*(3.20.) MR. BARTLEY (Islington, N.)

I beg to second the proposal of my hon. Friend, that the Bill be read a second time on this day six months. It does seem to me a somewhat startling thing that, under the name of a Subway Bill, we should be asked to pass a measure which is to enable the Local Authorities in London to enter the house of every inhabitant.

(3.21.) SIR T. ESMONDE (Dublin County, S.)

speaking from the lower end of the Front Opposition Bench below the Gangway: May I ask, Sir, as a matter of order, that you would direct the removal of the obstruction which is now blocking up the floor of the House? Alf I can say is that we on this side do not know who the hon. Member is who is addressing the House.


I have already answered the question in regard to this Petition. I am sorry that hon. Members are suffering inconvenience, but I hope that they will put up with the inconvenience for a few minutes longer. It shall be removed as soon a3 the Private Business is disposed of.

MR. LABOUCHERE (Northampton)

Will the hon. Member stand on one of these things (pointing to the wooden cylinders containing the Petition)?


(removing from his place on the floor of the House to a seat behind the Ministerial Bench) continued his speech: I am afraid—he said—that the houses of the Metropolis will be similarly inconvenienced and obstructed when they are covered with these telephone poles. I had the honour on one occasion of having one of them put upon my house, and, therefore, I know what they are. This Bill proposes to enable the authorities to erect a telephone pole whether the owner or occupier likes it or not. It is the beginning of a very singular state of legislation for the Metropolis, and what will be the result when electric lighting becomes general, is, I think, a matter for very serious consideration. Whether the owner or occupier is a consenting party or not it is proposed that the Local Authority shall have power compulsorily to put up these poles and wires. Clause 11 of the Bill contains a most extraordinary provision. It authorises the erection of poles and wires against the will of the occupier, but at the end of the lease the owner may require them to be taken down. There is even a worse provision in the Bill, empowering the County Council or the Local Authority to enter a man's house at any hour in order to superintend these overhead wires.

*MR. H, LAWSON (St. Pancras, W.)

To inspect them.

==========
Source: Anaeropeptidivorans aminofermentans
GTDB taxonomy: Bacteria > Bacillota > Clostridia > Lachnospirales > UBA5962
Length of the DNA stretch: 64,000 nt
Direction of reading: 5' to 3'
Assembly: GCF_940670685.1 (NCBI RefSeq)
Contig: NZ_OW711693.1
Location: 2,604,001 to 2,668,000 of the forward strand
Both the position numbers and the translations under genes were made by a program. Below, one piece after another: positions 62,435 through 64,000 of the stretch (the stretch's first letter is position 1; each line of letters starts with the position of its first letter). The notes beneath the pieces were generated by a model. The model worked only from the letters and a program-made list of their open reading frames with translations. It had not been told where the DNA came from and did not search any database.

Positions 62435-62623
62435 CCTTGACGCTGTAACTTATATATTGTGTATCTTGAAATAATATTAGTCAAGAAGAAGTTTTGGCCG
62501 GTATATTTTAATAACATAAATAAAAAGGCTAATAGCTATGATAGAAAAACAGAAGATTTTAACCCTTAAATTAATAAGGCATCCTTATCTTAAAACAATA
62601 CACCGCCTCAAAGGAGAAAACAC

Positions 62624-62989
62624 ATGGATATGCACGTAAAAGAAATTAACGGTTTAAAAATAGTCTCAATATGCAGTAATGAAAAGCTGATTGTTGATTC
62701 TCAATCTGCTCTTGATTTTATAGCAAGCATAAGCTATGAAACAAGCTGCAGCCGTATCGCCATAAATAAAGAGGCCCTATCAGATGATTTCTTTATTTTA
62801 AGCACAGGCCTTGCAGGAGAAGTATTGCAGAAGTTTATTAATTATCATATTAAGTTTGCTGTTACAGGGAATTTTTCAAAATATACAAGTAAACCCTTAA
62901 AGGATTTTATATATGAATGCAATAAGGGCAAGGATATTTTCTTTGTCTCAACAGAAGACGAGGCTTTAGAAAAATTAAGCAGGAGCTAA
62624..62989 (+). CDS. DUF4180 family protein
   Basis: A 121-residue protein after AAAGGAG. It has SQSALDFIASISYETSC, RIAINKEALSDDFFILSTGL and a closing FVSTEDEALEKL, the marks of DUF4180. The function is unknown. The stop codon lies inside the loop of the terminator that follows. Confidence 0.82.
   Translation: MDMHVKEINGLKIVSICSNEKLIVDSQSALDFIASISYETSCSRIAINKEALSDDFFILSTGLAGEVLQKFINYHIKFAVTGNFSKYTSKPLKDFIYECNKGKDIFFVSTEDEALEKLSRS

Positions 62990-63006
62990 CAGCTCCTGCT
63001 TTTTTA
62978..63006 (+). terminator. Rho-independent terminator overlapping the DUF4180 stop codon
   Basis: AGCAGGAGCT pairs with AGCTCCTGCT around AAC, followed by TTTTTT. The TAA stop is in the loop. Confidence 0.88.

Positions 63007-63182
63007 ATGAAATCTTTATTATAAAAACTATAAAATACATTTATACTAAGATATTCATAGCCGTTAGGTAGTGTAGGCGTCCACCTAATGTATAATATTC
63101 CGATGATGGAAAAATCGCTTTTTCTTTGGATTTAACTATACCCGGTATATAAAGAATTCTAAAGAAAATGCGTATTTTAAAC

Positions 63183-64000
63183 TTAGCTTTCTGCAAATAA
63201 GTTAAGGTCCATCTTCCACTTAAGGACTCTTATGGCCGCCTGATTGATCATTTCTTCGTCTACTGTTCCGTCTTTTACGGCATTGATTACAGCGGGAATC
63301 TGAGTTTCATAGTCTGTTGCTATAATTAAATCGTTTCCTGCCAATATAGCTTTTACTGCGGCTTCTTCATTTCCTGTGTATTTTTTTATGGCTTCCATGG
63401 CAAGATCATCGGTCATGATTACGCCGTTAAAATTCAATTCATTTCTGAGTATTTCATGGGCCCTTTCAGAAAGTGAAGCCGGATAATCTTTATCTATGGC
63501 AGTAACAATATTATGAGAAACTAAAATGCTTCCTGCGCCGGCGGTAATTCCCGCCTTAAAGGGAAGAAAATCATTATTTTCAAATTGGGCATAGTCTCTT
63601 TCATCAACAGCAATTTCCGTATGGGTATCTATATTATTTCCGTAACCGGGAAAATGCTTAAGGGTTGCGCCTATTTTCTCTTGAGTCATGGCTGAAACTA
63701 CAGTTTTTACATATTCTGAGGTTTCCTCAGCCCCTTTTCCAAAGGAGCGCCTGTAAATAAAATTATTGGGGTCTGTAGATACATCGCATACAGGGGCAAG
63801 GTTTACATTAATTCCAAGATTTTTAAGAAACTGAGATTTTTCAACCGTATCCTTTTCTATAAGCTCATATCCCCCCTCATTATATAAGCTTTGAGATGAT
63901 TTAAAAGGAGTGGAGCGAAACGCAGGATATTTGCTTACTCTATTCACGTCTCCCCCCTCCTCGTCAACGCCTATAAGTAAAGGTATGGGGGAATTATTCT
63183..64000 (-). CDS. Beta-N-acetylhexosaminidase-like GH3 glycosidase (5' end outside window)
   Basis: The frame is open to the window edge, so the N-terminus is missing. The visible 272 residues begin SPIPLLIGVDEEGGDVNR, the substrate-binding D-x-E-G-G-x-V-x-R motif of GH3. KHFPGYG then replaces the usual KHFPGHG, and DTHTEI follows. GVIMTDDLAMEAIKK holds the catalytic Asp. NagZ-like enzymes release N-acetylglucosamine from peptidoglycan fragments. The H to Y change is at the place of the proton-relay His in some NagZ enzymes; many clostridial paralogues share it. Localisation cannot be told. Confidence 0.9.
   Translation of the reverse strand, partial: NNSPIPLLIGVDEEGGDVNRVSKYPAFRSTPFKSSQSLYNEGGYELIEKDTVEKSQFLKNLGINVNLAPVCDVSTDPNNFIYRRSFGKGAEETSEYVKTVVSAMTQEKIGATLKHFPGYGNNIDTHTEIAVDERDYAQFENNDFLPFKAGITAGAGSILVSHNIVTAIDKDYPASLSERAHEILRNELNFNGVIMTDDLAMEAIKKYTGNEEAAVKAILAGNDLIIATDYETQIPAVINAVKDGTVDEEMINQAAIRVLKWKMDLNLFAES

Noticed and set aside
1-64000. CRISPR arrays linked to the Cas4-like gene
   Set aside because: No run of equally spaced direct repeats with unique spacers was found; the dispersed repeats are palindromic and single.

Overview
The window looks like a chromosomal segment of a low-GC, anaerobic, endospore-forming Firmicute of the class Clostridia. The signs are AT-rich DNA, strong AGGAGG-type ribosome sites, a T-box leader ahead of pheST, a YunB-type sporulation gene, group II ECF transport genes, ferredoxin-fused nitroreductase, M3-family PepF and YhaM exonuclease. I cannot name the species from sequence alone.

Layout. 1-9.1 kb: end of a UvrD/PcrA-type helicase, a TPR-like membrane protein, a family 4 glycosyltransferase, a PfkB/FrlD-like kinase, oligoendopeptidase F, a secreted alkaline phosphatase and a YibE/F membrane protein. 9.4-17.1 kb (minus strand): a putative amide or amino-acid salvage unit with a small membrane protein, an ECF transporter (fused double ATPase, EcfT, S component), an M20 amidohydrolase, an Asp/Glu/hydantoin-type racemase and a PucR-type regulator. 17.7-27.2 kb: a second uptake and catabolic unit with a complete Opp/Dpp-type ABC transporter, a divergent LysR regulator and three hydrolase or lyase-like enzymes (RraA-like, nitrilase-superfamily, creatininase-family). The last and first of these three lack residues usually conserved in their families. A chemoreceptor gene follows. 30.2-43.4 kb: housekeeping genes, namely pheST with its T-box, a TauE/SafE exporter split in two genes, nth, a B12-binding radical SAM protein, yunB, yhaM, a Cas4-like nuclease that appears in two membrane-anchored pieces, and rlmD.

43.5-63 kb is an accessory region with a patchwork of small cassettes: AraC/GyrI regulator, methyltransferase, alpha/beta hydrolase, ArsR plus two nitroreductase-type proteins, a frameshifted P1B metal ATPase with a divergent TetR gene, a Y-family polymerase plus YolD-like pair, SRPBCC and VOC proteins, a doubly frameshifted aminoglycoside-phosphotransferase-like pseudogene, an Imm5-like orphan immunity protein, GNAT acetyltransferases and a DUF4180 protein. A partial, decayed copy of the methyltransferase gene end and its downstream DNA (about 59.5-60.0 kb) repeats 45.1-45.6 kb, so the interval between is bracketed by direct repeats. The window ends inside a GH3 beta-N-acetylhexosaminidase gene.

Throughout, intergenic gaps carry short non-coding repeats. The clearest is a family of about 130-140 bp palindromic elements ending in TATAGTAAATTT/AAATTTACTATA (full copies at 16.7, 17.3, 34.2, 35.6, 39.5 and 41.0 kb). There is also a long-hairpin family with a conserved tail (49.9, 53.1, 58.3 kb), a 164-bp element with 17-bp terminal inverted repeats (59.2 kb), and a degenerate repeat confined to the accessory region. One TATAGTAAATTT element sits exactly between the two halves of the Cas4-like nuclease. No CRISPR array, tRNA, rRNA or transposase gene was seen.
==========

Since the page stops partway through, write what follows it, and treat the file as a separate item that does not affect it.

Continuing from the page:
The hon. Member docs not say what the inspection is to be. If he does not know, my own personal experience will enable me to tell him. At any hour, whether the occupier is ill or well, whether his wife is ill or well, or whether anything is happening in the House, the officers of the County Council are to have the right to send workmen into the House, cause them to go upstairs, make use of his private apartments, get upon the roof, and walk about the slates. I had, on one occasion, a very long pole placed on the top of my house, and I found that at all hours, and pretty nearly on every day of the week, work people were engaged in superintending it, or inspecting, or whatever the hon. Member opposite likes to call it. In fact, workmen were walking up and down my stairs every hour of the day. The only reason that can be urged for accepting the Bill, is that it has already been passed by a Select Committee. As a general rule, that is a valid reason for accepting a Private Bill, but on this occasion, I agree with my hon. Friend the Member for North Kensington (Sir Roper Lethbridge), that there are substantial grounds why that reason should not be allowed to apply. The measure was brought in as a Subway Bill, and, in my opinion, it is only by means of subways we can get rid of the nuisance that is created by the extension of these wires through the streets of the Metropolis. If it is necessary to take houses for the erection of telephone wires, they ought to be purchased in the ordinary way. It may be said that there already exists a means of providing compensation, but the compensation is most inadequate, and fails to meet the necessities of the case. The ordinary payment for a pole is a guinea a year, but a payment of 2 guineas, or 5 or 10, would be no consideration compared with the nuisance inflicted upon the occupier of a house by these private trading companies having the right of entering his premises. I venture to think that the House were to a certain extent deluded when they allowed the Bill to be read a second time. It would never have been read a second time if it had stood as it does at present. I sincerely trust that the House will throw out the measure.